Health of All The Cats Look at the overall condition of all the cats and kittens of potential cat breeders. Pay particular attention to the position of the eyes. Some cat breeders photograph the cats looking off to the side to conceal an improper eye gaze. When a cat and kitten looks at you it should be straight and even. Anything less can suggest poor breeding. Make sure the jaw and bite are correct, the jaw isn’t over or undershot, and the tongue is not sticking out. Next look at the coat of the kittens and cats, especially for persian cats. Good health is readily seen in a long, thick, unmatted coat of fur. If the parents are shaved, that may suggest an underlying skin condition. It may also mean that the cat breeder hasn’t taken the time and effort needed to properly maintain their persian cats.

Photos Make sure the photos of the kitten you fall in love with are of the actual kitten you will be taking home. If the “cat breeder” will not make photos of the parents available-there is usually a problem. Many unethical sellers buy kittens from smaller breeders and similar sources, and pass them off as “home-raised.” We were considering adding a solid color line to the Persian Kittens® and saw a photo from another cattery. We know what a kitten should look like at different ages, and saw the photo didn’t match the age they said the kitten was. We asked for a photo taken that day, not a studio photo, and were sent a photo from the same session as the other photos, just a different pose. The chances that we’d get the actual kitten in the photo are small. We’ve also seen photos from some of the other bigger catteries and cat breeders that have many photos and ads online. Some of the same kittens that were on the sites a year ago can be seen currently. Persian Kittens® have been approaced by so called breeders which are actually kitty brokers. We’ve been asked if we’d send to familes that wanted a kitten from the cat breeder “broker” because they were currnently “out of kittens.” That is why it is so important that any breeder you want to deal with can document any claim they make. In this case that the photo of the kitten is an actual photo-not a stock or old photo of a similar litter. Another reason for a pedigree! No pedigree can be a clue that they are kitty brokers because they don’t want any paperwork documenting the large number of kittens that they sell.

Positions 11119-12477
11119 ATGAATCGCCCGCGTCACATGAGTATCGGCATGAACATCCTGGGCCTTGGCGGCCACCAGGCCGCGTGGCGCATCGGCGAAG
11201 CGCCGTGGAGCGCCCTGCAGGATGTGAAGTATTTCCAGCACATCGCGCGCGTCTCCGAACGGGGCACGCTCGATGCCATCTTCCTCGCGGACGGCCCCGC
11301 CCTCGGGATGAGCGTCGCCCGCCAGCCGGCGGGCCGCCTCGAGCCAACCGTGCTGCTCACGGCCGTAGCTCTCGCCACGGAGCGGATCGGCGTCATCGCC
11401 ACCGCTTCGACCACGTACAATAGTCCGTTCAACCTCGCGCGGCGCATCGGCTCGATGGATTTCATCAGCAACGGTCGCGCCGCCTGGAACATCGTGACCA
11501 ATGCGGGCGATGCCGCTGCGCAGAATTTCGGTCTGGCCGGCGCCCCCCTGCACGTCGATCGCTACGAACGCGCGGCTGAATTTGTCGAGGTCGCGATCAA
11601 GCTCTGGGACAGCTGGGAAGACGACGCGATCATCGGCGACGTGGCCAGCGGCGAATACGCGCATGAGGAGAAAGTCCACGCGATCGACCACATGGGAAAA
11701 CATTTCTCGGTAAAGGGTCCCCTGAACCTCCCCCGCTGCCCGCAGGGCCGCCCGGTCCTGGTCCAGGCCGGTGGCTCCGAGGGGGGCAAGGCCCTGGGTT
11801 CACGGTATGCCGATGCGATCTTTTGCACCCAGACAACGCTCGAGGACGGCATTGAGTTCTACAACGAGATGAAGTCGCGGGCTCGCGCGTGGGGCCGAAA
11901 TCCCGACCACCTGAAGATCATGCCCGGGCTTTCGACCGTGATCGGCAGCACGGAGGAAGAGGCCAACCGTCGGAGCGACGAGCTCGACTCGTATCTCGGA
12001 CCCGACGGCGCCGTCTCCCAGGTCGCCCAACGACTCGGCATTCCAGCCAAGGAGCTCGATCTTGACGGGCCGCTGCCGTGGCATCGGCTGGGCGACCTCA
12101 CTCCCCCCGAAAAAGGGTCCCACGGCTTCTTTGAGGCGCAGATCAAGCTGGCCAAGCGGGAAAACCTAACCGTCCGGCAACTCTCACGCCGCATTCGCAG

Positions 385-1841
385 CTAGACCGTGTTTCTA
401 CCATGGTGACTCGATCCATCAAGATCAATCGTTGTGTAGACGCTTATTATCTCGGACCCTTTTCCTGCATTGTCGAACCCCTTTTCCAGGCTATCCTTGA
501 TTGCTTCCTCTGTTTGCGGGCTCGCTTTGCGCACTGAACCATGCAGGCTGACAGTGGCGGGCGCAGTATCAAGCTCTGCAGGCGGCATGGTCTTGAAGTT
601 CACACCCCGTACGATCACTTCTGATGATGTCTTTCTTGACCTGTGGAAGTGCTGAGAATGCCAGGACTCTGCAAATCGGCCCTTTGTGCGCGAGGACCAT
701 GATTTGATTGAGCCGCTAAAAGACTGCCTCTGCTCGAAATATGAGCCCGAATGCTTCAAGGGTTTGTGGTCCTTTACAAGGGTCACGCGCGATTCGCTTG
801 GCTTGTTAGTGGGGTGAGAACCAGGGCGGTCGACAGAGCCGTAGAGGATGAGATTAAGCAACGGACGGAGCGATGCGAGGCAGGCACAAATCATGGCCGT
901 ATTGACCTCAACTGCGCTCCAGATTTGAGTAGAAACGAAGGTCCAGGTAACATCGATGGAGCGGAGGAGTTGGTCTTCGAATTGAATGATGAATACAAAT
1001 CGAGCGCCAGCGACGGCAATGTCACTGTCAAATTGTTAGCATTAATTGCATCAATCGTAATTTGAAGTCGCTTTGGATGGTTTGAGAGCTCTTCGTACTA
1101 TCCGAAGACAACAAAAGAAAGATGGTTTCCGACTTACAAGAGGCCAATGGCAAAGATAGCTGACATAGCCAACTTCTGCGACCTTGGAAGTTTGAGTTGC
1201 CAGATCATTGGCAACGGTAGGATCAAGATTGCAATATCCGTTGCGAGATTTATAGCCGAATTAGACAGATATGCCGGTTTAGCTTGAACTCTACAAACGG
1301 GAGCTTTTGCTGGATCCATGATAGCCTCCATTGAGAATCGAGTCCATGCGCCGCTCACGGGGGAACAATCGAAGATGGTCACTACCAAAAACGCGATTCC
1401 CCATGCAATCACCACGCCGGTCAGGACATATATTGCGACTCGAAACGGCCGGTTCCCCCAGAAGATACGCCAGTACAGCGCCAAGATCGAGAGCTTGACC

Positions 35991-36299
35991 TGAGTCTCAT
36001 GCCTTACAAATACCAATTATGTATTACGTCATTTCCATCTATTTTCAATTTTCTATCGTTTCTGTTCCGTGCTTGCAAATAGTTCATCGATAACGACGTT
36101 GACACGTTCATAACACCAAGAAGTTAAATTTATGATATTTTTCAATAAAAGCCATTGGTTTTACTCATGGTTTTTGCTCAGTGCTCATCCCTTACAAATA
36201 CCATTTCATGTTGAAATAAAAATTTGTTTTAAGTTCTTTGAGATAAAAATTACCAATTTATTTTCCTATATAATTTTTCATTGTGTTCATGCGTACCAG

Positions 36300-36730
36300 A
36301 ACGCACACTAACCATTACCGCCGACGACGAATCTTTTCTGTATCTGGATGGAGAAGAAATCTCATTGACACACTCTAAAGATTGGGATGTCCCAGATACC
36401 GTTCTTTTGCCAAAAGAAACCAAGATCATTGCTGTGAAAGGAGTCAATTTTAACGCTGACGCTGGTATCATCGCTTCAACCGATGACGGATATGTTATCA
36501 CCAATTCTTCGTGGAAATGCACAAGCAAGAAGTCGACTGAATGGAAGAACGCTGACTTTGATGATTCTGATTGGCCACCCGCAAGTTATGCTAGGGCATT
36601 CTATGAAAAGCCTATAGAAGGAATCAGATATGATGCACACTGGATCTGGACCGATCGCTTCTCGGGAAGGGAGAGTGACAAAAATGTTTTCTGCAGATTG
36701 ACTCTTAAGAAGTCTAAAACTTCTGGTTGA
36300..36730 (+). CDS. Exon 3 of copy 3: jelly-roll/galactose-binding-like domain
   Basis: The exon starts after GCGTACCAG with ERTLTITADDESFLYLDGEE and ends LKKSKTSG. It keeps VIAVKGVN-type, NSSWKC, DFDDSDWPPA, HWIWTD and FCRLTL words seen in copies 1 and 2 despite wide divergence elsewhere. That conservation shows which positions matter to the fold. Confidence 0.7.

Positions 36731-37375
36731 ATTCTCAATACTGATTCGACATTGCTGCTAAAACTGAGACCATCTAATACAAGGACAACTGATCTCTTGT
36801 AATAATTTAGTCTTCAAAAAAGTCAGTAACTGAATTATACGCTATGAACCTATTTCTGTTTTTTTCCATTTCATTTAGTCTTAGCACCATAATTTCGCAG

Making the First Call to The Cat Breeder When you make the first call to the cat breeder, make sure you are comfortable that they are knowlegeable on the breed, can answer all your questions, and are open and honest with you. Do they make you feel that they have the kitten’s best interest in mind? Making the decision to add a kitten to your family shouldn’t be an impulse or quick decision, and a breeder should know this, and be able to put you at ease with any concerns you may have. If not keep looking. You should feel that you can call the persian cat breeder even after you adopt their kitten. You may have a question that you can’t find an answer to especially if you are a first time cat owner. Experienced reputable cat breeders may have a simple solution for you, or point you in the right direction. Pick a responsible persian cat breeder that you can have a long term relationship with, and that has an open door policy.